The earth is warming up. There is no doubt about that. And carbon dioxide levels are increasing too. New research from the Hebrew University in Jerusalem and the Carnegie Institution in the US suggests that if things get worse, coral reefs will start to dissolve. That’s millions of years of evolution that will simply melt away. Even if corals can “get sexy on the seafloor” due to effects of greenhouse gases, as we reported earlier, the rise in CO2 might happen too fast for them to cope.
Rising carbon dioxide in the atmosphere and the resulting effects on ocean water are making it increasingly difficult for coral reefs to grow, say scientists.
A study published in Geophysical Research Letters warns that if carbon dioxide reaches double pre-industrial levels, coral reefs can be expected to not just stop growing, but also to begin dissolving all over the world.
The impact on reefs is a consequence of both ocean acidification caused by the absorption of carbon dioxide into seawater and rising water temperatures. Previous studies have shown that rising carbon dioxide will slow coral growth, but this is the first study to show that coral reefs can be expected to start dissolving just about everywhere in just a few decades, unless carbon dioxide emissions are cut deeply and soon.
“Globally, each second, we dump over 1000 tons of carbon dioxide into the atmosphere and, each second, about 300 tons of that carbon dioxide is going into the oceans,” said co-author Ken Caldeira of the Carnegie Institution’s Department of Global Ecology.
“We can say with a high degree of certainty that all of this CO2 will make the oceans more acidic – that is simple chemistry taught to freshman college students.”
The study was designed determine the impact of this acidification on coral reefs.
The research team, consisting of Jacob Silverman, Caldeira, and Long Cao of the Carnegie Institution as well as Boaz Lazar and Jonathan Erez from the Hebrew University, used field data from coral reefs to determine the effects of temperature and water chemistry on coral calcification rates.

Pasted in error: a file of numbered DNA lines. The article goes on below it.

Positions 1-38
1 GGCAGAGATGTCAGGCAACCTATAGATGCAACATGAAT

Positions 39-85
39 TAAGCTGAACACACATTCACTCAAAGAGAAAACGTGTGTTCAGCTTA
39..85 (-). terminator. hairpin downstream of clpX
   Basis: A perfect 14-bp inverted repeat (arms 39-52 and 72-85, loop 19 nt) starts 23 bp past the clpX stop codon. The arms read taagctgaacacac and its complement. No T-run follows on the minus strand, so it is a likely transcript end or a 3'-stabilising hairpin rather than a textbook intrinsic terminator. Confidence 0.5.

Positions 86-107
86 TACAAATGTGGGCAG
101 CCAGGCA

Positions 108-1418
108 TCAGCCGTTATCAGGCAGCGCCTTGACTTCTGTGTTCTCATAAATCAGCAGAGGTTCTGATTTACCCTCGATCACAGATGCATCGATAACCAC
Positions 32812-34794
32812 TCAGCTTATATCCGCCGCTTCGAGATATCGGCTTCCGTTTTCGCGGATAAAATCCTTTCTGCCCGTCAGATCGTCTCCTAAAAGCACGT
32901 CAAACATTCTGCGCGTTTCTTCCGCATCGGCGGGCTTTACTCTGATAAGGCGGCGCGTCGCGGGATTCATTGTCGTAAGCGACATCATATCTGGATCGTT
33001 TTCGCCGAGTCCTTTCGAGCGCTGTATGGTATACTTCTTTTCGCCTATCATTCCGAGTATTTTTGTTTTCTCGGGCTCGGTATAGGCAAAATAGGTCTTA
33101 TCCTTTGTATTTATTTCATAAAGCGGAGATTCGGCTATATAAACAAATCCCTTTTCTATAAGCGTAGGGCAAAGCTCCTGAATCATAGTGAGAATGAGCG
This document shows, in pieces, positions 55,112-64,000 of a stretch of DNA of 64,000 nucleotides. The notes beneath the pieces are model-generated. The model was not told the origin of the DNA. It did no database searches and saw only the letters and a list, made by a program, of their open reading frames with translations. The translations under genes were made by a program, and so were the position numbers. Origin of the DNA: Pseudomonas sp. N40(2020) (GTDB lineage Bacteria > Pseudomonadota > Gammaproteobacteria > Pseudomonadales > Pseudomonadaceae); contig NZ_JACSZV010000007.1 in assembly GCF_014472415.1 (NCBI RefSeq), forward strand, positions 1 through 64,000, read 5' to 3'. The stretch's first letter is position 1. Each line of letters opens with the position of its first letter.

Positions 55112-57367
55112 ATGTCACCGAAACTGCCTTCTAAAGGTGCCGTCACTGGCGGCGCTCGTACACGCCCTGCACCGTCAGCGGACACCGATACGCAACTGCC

Armed with this information, they plugged the data into a computer model that calculated global seawater temperature and chemistry at different atmospheric levels of CO2 ranging from the pre-industrial value of 280 ppm (parts per million) to 750 ppm. The current atmospheric concentration is over 380 ppm, and is rapidly rising due to human-caused emissions, primarily through the burning of fossil fuels.
Based on the model results for more than 9,000 reef locations, the researchers determined that at the highest concentration studied, 750 ppm, acidification of seawater would reduce calcification rates of three quarters of the world’s reefs to less than 20% of pre-industrial rates.
Field studies suggest that at such low rates, coral growth would not be able to keep up with dissolution and other natural as well as manmade destructive processes attacking reefs.
Prospects for reefs are even gloomier when the effects of coral bleaching are included in the model.
Coral bleaching refers to the loss of symbiotic algae that are essential for healthy growth of coral colonies. Bleaching is already a widespread problem, and high temperatures are among the factors known to promote bleaching.
According to their model the researchers calculated that under present conditions 30% of reefs have already undergone bleaching and that at CO2 levels of 560 ppm (twice pre-industrial levels) the combined effects of acidification and bleaching will reduce the calcification rates of all the world’s reefs by 80% or more. This lowered calcification rate will render all reefs vulnerable to dissolution, without even considering other threats to reefs, such as pollution.
“Our fossil-fueled lifestyle is killing off coral reefs,” says Caldeira. “If we don’t change our ways soon, in the next few decades we will destroy what took millions of years to create.”
“Coral reefs may be the canary in the coal mine,” he adds. “Other major pieces of our planet may be similarly threatened because we are using the atmosphere and oceans as dumps for our CO2 pollution.
“We can save the reefs if we decide to treat our planet with the care it deserves. We need to power our economy with technologies that do not dump carbon dioxide into the atmosphere or oceans.”
This week is Earth Day on Thursday. Think of ways you can cut your greenhouse gas emissions, and offset when you can.
More on coral reefs:
Monitoring Stations in the United Arab Emirates Show Stressed Out Coral
Coral Reefs Get Sexy To Cope With Global Warming
Will Coral Reefs At Aqaba Be Destroyed By Litter?
Corals Cope With Rising Sea Temperature By Eating High Protein Jellies
Jellyfish Invade Lebanon
Corals Will Melt If CO2 Levels Double
New Research Ship To Paint Red Sea Green